Mergers almost always lead to staff being cut as head offices scramble to prove to investors that their big-ticket purchases are paying off. Yet the result is a decrease in total innovation for farmers.
“The Competition Bureau seems more attuned to the political environment than to protecting farmers’ interests,” says Hunter. “The only thing they’ve done is to say the companies can’t merge unless they sell off sections of the company or certain products so they don’t have too much control overall.”
Over the past few decades, portions of companies and the people working in them have been traded around like hockey cards. Got it, got it, want it, need it, toss it.
“It’s like the companies are all related to each other, now or in the past. It’s confusing enough, but add in the people who have moved from company to company, and it’s almost impossible to keep track,” Hunter says. “Plus there are no secrets anymore.”
But not everyone sees this as a bad thing. “All large mergers and acquisitions must obtain prior approval by anti-trust authorities in major markets around the world to preserve competition and protect consumers,” says Pierre Petelle, president and CEO, CropLife Canada.
And not all mergers result in layoffs. For example, as well as existing products, BASF has bought Bayer’s R&D pipeline, including more than 250 patent families. With this purchase, 1,800 Bayer employees from commercial R&D, breeding and production, (300 in Canada) will transfer to BASF.
“It’ll be interesting to see how BASF will integrate the InVigor line,” says Rob Saik, founder and CEO of Agri-Trend, provider of agronomic advice and coaching for farmers. “The InVigor canola team built the market share from zero to over 60 per cent, and they are an important part of the intellectual property BASF is buying.”
Many of the second- or third-tier-sized companies, like FMC and Nufarm, are more focused on selling generic off-patent chemistry and are not so heavily steeped in research or so invested in seed traits. These smaller corporations might turn out to be real growth areas, as these companies pick up products split off by the larger companies during the transitions.
For example, DuPont and Dow recently won EU approval to merge by pledging to sell key research and development activities and other assets. Last March, DuPont said it would sell part of its crop protection unit to FMC and buy nearly all of FMC’s health and nutrition business. But FMC had to sell its sulfonylurea and florasulam businesses in the European Economic Area.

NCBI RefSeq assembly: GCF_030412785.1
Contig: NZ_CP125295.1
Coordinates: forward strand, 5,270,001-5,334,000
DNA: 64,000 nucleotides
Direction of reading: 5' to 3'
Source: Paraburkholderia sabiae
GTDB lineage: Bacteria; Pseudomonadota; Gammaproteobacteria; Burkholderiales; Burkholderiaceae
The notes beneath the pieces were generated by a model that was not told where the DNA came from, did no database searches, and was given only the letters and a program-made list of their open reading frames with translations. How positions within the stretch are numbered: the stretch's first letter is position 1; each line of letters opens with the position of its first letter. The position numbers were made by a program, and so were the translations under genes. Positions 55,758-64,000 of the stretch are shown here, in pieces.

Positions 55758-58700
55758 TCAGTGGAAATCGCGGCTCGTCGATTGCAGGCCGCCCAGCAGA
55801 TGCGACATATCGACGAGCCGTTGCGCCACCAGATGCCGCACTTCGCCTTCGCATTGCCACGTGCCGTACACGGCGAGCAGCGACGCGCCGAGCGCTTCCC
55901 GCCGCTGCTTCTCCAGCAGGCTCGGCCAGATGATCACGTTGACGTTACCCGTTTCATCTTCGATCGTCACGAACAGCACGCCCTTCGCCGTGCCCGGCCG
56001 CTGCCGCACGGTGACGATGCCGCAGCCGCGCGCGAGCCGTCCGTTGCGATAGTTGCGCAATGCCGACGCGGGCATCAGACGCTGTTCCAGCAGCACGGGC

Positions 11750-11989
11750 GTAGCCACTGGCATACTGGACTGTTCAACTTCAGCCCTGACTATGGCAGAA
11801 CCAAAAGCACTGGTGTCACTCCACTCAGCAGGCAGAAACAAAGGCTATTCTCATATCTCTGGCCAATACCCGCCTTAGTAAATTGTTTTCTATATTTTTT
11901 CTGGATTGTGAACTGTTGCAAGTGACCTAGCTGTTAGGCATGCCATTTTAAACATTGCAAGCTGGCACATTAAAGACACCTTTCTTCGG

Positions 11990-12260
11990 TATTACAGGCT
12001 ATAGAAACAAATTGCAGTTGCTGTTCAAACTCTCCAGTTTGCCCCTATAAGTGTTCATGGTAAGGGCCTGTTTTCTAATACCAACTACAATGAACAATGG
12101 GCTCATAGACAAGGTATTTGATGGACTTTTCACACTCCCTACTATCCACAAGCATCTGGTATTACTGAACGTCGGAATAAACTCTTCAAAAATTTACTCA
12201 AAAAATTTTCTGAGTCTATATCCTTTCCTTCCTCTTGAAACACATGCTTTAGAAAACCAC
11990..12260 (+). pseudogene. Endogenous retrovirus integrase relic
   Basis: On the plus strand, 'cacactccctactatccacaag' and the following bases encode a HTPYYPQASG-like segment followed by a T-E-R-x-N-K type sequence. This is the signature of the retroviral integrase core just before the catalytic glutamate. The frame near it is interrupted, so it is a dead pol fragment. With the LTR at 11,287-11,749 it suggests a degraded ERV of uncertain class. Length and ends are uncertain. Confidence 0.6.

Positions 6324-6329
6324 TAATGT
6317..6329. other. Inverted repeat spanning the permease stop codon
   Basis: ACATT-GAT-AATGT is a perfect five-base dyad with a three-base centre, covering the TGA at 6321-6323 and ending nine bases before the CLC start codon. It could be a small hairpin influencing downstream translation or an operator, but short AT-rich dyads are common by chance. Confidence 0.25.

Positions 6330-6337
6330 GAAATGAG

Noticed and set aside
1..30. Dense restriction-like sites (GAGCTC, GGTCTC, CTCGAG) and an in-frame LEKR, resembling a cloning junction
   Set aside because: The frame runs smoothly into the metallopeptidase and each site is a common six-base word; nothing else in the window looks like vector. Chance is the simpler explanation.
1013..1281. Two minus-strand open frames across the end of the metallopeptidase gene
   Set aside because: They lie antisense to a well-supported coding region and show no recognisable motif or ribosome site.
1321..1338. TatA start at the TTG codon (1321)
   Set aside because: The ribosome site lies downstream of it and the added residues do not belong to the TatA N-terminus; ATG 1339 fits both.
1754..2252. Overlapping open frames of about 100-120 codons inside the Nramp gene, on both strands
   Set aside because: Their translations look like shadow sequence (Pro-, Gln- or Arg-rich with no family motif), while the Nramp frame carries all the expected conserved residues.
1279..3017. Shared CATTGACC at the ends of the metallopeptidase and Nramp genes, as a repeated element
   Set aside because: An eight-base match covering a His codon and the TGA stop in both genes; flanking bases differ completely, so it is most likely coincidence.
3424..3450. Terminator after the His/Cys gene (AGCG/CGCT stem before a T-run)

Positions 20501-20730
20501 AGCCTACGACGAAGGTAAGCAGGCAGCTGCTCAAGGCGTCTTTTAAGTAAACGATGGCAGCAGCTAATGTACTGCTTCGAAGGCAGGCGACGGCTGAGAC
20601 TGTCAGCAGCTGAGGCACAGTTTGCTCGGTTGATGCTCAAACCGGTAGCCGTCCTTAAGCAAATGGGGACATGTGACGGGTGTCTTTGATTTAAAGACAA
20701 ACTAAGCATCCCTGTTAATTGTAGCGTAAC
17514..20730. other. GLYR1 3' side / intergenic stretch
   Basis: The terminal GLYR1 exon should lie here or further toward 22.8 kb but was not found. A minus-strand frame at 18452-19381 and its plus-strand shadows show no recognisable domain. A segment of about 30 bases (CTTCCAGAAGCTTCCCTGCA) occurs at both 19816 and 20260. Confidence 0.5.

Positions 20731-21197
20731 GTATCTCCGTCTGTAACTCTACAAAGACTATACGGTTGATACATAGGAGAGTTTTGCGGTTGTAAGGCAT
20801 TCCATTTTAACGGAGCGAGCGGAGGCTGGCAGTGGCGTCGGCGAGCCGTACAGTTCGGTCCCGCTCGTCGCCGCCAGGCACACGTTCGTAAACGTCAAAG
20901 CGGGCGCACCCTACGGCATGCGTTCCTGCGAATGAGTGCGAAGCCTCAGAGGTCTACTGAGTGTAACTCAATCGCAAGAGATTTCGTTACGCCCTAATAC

“Today there are well over 700 generic brands in Canada, 10 years ago there was less than a handful,” says Libby. “… and every two months there’s more. That should be good for farmers since most generics are priced lower than their branded cousins.”
When the dust settles from Bayer’s purchase of Monsanto, a two-tier agchemical and seed supplier system for the world will have emerged, with the top four giants (Bayer, Syngenta, BASF, DowDuPont), followed by all the rest.
Having only four companies controlling most of the world’s main crops (corn, wheat, canola and soybeans) isn’t necessarily bad or good, it’s just a lot of power in a few places, says Libby.
On the plus side, the new companies have huge resources, and since they have multiple patents and traits within one house, the potential for stacked traits is even stronger.
As well, the collective resources wasted on duplication can be focused toward the end games, i.e. better products for farmers.
“A competitive plant science industry ensures and maintains diverse product choice for farmers,” says Petelle of CropLife Canada.
Research and development is leading the industry in new directions, including some amazing GMO traits. Yet this new world of technology is really restricted to the giants. Saik says it costs a company $138 million to create and then bring a GMO trait to market.